More than 53 million Americans are unpaid caregivers for family members. The majority are women—often, an adult daughter who lives closest to an aging parent starts out helping with daily activities. As the parent/care recipient requires more assistance, the daughter cuts back on work hours– risking her own financial security.
Nursing homes are expensive with an average cost in the United States of $7,698 per month (2020 average). Most people cannot afford this expense, but they are in desperate need of the services provided by nursing homes (long-term care facilities).
For people age 65 or older in that situation, Medicare is generally the solution. While some in that age group might already have signed up at age 65 when first eligible for coverage, others may have delayed fully enrolling, due to qualifying for health insurance elsewhere — i.e., through their job (or their spouse’s).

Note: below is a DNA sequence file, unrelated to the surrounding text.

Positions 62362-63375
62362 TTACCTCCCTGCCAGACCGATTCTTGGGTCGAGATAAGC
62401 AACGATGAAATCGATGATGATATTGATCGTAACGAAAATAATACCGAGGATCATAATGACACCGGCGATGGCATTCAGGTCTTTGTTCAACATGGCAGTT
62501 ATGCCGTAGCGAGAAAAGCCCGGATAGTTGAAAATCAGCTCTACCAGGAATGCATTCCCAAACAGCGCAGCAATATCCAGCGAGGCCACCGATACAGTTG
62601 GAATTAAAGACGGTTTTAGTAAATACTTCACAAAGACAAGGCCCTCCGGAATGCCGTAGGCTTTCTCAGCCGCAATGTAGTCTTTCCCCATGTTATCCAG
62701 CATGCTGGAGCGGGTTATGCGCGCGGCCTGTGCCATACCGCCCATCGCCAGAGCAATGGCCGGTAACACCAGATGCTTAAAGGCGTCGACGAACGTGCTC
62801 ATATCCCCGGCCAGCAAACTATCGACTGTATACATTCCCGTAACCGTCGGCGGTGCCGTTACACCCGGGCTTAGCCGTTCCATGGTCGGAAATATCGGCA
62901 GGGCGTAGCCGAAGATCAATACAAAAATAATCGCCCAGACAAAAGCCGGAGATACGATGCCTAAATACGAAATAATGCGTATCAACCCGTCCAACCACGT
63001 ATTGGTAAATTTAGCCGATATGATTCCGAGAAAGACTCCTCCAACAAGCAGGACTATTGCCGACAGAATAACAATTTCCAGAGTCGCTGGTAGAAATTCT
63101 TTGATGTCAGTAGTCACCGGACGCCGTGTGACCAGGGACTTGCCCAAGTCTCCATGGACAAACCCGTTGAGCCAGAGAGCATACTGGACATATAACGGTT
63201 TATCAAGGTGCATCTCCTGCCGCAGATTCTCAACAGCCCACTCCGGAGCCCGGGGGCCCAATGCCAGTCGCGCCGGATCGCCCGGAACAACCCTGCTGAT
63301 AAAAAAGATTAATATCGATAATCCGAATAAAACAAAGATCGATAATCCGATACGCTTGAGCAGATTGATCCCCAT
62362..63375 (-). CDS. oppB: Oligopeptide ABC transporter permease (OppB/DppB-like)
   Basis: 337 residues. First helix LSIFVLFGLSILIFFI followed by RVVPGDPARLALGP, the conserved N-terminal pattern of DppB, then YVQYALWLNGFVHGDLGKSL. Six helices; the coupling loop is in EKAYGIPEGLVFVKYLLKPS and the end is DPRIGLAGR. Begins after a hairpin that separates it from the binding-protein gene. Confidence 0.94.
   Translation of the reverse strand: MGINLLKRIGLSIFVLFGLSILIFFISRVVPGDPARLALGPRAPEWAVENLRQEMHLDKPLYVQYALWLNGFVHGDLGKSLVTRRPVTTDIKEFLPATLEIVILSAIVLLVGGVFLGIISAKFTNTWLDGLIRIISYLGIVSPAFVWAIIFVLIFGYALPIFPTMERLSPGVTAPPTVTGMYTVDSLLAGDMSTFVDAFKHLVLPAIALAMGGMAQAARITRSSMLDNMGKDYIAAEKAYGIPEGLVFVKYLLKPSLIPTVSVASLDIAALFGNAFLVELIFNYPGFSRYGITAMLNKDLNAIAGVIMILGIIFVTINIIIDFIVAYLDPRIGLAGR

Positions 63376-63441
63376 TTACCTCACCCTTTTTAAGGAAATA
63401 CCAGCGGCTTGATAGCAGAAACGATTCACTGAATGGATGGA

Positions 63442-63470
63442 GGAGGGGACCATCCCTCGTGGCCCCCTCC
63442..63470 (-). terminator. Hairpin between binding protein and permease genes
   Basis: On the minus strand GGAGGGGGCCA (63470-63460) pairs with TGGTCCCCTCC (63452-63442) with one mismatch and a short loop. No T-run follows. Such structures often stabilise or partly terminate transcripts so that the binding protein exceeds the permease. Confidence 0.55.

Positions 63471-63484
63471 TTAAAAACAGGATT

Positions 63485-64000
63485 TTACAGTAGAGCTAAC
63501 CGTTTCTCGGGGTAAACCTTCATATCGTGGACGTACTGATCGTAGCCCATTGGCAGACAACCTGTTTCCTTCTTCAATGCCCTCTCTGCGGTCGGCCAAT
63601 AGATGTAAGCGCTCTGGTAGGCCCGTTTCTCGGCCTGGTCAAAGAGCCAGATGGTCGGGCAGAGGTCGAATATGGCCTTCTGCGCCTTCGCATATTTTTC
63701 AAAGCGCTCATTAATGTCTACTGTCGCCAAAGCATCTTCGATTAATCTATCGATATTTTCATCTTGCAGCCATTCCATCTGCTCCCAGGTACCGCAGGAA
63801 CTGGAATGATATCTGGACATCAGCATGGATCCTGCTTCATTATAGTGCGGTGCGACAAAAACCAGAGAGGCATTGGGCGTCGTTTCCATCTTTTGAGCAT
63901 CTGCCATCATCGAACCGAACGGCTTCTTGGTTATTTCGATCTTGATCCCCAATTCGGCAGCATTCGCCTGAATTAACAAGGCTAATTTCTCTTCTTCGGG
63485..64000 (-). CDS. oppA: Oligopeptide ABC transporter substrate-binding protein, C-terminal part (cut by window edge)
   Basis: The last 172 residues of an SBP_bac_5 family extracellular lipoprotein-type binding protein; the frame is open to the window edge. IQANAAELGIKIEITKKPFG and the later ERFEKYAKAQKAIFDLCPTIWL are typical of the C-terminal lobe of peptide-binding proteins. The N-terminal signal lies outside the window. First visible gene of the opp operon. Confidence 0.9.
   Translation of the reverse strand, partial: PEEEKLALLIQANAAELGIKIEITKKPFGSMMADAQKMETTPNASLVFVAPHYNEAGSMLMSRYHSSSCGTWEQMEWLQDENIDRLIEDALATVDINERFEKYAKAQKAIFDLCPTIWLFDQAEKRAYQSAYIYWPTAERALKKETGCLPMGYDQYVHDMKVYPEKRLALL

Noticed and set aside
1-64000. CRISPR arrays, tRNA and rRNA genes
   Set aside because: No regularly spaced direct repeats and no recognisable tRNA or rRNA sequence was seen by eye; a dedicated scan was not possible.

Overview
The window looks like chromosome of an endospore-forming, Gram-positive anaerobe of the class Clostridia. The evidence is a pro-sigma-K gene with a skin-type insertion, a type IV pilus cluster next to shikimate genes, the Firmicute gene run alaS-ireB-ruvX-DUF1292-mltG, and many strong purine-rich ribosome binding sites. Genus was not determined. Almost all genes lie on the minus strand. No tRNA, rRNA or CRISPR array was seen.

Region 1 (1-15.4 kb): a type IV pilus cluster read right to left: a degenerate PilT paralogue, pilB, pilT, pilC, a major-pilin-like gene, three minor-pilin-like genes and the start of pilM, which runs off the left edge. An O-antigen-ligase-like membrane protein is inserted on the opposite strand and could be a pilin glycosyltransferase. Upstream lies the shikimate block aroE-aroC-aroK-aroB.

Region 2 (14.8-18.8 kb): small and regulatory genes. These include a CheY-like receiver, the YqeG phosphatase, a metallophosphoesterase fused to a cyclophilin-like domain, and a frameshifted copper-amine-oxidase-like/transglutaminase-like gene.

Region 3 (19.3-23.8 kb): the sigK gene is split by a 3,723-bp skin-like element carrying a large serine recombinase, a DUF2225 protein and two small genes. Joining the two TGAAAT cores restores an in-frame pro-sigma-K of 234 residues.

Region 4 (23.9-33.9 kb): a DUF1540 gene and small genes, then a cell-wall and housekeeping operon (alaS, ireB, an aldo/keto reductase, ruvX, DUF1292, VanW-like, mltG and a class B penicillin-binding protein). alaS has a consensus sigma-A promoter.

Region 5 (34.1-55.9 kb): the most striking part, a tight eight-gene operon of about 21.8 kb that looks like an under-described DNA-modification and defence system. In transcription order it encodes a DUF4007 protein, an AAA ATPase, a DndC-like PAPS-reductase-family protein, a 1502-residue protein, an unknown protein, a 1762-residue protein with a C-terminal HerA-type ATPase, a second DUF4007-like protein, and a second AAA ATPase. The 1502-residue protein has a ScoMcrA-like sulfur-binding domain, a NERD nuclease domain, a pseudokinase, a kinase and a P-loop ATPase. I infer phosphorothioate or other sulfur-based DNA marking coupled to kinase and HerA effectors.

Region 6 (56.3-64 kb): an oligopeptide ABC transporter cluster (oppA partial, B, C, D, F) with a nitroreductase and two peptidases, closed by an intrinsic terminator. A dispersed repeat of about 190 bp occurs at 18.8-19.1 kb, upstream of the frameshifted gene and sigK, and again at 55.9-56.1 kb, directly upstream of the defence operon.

The value of long-term care insurance (LTCI) is an ongoing conundrum. There’s no doubt we’re living longer. According to LongTermCare.gov, a site provided by the U.S. Department of Health and Human Services, at least 70 percent of people 65 and older will need long-term care services and support at some time in their lives.
Certain costs are adjusted yearly by the government and can affect premiums, deductibles and other cost-sharing aspects of Medicare. Even though each change doesn’t necessarily involve huge dollar amounts, they can add up and should be factored into your monthly health-care spending.